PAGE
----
ISSN (Print) - 0012-9976 | ISSN (Online) - 2349-8846

Articles By Muslim Personal Law

Secularism, the State and Muslim Personal Law

Governing Islam: Law, Empire, and Secularism in Modern South Asia by Julia Stephens, Cambridge: Cambridge University Press (South Asian Edition), 2019; pp xiv + 220, price not indicated.

Divorcing Traditions: Islamic Marriage Law and the Making of Indian Secularism by Katherine Lemons, Ithaca: Cornell University Press, 2019; pp x + 232, price not indicated.

Do Personal Laws Get their Authority from Religion or the State--Revisiting Constitutional Status

What enables an obscurantist, patriarchal body such as the All India Muslim Personal Law Board to challenge the state’s authority to intervene in Muslim Personal Law is  uncertainty over the constitutional status of personal laws, that is, does the authority of personal law come from religion or the secular state. However, what eventually came to be known as “Hindu and Mahomedan laws” were creations of the colonial state following a complex process of rationalisation, rather than a simple codification of religious commands.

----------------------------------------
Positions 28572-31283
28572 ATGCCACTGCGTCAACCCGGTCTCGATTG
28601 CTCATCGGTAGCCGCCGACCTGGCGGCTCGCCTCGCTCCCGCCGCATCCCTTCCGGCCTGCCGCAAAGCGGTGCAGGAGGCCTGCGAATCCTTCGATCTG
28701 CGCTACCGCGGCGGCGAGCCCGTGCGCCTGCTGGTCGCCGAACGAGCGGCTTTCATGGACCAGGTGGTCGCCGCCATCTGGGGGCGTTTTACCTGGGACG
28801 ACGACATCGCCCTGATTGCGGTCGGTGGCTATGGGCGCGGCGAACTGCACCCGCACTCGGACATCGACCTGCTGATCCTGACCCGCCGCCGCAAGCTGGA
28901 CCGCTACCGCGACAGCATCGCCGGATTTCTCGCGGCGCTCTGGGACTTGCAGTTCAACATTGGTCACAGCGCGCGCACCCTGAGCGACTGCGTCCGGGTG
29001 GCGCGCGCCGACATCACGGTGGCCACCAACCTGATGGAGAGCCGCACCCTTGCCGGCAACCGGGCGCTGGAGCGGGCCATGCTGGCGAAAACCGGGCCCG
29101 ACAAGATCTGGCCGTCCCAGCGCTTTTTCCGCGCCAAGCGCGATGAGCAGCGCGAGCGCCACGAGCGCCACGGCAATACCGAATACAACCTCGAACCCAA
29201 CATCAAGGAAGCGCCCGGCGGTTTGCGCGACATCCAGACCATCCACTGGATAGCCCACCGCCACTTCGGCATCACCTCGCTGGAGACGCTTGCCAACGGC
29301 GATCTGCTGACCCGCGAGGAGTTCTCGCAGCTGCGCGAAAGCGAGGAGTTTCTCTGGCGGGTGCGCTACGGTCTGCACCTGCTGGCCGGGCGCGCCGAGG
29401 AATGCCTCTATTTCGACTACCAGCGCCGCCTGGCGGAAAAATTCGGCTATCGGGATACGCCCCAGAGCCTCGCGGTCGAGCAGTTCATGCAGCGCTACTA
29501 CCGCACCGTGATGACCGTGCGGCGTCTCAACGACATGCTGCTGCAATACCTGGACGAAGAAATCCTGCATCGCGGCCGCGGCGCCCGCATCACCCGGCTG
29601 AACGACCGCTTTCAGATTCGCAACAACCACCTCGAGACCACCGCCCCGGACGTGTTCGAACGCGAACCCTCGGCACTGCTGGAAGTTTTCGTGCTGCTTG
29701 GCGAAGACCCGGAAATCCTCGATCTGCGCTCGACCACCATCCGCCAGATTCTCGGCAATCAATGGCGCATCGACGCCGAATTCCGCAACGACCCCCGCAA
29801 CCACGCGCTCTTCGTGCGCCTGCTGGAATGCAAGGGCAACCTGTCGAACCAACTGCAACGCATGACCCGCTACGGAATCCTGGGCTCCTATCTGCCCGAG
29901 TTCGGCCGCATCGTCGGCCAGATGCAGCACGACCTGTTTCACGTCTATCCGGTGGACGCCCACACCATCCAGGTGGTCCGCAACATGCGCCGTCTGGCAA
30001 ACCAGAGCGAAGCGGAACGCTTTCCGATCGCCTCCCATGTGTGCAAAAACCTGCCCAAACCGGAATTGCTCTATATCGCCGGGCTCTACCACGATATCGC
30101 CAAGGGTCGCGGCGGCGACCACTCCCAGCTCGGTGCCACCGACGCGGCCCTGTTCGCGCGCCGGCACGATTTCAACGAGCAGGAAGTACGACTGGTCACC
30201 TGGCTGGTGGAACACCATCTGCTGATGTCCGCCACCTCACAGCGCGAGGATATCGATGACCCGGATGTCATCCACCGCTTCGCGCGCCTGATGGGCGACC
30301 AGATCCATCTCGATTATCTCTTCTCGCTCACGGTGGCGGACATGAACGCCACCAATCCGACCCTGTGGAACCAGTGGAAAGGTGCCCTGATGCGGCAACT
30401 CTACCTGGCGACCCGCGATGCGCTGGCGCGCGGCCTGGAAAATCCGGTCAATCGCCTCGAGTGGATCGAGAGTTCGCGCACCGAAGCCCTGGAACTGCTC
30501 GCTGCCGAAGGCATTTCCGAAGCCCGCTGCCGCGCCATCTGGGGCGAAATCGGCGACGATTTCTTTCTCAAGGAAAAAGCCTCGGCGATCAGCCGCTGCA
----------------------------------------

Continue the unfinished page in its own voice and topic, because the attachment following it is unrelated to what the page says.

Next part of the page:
Muslim Women: Historic Demand for Change

A number of Muslim women and their organisations are part of the national debate on ending the system of triple talaq. Triggered by the public interest litigation currently being heard in the Supreme Court, this represents a major change from the past when individuals like Shah Bano went to court raising issues around marriage and divorce procedures for Muslim women. What remains unchanged is the position of the ulema and the All Indian Muslim Personal Law Board.

Reforming Muslim Personal Law

The recent judgment by a Bangladesh High Court invalidating the utterance of 'talaq' thrice as a ground for divorce has sounded the death-knell for an erroneous, long held legal doctrine that has stifled a more benevolent interpretation of Muslim law. The judgment though not binding in India, is bound to have a substantial and pervasive influence on Indian courts and legislatures as both countries remain bound to the shared legacy of the colonial legal system.